How much Tebowing is too much?

As Stephen Prothero’s sharp piece in last week’s CNN Belief Blog, “Is Tim Tebow Performing Miracles?,” notes, despite his mediocre individual performance, the Denver Broncos religiously outspoken quarterback is, at least for many evangelical Christian football fans, like “the Second coming of Joe Montana. And maybe Something More.” Under his apparently inspired leadership, the Broncos have turned around a season that began 1-4 with a “miraculous” 5-1 run. More, Tebow’s public displays of evangelical fervor have inspired the faithful, pleased to see their religious identities reproduced on the grid-iron, whether in Bible verses scrawled upon Tebow’s face, his praise of Jesus following Broncos’ victories, or “his tendency to be found praying [see picture above] while his teammates are strutting, which has added a new word—’Tebowing’—to the lexicon,” and inspired imitators both devout and satirical.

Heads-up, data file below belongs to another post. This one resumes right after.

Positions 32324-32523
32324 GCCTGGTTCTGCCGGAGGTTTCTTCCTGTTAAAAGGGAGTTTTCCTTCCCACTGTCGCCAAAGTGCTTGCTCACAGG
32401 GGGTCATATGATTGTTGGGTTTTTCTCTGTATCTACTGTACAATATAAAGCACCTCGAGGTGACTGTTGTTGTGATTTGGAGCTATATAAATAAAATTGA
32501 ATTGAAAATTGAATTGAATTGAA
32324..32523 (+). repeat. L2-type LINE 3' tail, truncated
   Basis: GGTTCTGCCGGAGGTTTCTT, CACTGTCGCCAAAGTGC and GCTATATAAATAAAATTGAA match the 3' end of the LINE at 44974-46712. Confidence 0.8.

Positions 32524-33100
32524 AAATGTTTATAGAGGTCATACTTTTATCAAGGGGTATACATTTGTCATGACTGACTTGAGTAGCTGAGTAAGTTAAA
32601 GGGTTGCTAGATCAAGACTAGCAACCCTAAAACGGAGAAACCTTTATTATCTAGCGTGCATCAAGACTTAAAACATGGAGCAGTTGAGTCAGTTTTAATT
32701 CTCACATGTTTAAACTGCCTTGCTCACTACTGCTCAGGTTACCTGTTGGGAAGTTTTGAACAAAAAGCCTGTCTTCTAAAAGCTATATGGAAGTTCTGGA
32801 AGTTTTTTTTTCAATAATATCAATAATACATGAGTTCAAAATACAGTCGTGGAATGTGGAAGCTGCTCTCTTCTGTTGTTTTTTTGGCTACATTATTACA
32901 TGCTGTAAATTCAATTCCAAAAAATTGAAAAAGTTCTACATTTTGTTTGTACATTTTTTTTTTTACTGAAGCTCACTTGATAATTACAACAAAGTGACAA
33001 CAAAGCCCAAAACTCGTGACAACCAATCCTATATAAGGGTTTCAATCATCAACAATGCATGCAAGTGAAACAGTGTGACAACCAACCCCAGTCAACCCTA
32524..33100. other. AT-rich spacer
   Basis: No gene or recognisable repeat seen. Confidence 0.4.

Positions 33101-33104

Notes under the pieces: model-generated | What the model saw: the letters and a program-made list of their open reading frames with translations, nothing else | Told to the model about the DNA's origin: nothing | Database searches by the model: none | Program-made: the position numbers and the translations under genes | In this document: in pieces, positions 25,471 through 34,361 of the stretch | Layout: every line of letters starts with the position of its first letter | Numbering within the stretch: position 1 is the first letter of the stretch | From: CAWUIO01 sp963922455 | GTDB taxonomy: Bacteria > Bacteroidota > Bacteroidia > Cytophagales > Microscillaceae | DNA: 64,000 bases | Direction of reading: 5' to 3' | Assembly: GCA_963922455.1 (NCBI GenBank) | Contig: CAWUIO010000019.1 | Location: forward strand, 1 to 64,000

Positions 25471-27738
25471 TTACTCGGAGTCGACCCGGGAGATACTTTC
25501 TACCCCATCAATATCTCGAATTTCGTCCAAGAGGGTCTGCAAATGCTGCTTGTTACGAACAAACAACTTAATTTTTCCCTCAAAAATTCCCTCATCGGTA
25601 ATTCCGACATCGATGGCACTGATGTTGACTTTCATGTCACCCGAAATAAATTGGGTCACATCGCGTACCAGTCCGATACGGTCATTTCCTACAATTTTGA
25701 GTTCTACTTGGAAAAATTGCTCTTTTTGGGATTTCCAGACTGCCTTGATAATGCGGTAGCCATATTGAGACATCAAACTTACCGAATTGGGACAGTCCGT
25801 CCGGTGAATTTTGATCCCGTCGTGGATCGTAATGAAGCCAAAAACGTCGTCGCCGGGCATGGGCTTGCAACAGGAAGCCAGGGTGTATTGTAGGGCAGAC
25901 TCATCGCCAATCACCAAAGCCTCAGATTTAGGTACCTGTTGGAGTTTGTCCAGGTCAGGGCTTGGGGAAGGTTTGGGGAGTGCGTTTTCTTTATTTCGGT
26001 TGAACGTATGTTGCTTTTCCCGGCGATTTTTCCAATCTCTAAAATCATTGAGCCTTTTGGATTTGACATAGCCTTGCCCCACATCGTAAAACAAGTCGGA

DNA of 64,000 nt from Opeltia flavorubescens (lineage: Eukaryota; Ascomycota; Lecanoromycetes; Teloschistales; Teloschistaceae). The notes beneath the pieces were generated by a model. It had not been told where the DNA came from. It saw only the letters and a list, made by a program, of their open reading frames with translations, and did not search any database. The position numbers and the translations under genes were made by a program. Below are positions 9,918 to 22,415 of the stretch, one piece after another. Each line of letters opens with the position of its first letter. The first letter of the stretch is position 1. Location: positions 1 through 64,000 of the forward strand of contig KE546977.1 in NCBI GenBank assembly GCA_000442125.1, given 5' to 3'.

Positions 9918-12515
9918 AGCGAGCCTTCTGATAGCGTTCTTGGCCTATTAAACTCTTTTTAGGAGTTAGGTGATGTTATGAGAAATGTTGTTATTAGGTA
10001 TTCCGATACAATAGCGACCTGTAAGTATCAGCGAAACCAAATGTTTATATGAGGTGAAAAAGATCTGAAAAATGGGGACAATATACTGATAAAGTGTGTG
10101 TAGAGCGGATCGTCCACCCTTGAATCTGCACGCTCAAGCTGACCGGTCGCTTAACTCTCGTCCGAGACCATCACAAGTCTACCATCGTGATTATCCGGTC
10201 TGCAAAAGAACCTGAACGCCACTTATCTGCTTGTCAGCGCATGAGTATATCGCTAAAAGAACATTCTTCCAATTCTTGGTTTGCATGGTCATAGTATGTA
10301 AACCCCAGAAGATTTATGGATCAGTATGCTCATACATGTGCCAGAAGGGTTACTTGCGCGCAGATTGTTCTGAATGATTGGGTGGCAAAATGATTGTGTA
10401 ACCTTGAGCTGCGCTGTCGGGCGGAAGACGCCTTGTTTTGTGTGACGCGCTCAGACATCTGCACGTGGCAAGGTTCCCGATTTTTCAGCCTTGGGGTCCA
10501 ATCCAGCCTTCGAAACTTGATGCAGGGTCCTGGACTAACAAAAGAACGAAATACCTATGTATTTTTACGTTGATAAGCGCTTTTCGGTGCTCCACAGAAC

At the same time, however, signs of discomfort are beginning to emerge even among evangelicals, especially those with NFL experience. As Mark Morning reports in the November issue of Christianity Today, Kurt Warner, also devout Christian quarterback who led the St. Louis Rams to a super bowl victory in 1990s, offers the following advice to Tebow: “Chill out on the God talk…. tone it down a bit — maybe even on the ‘Tebowing’… The greatest impact you can have on people is never what you say, but how you live…. The words can come after.” Tebow’s reception in broader evangelical circles is thus more complicated than it might first appear.

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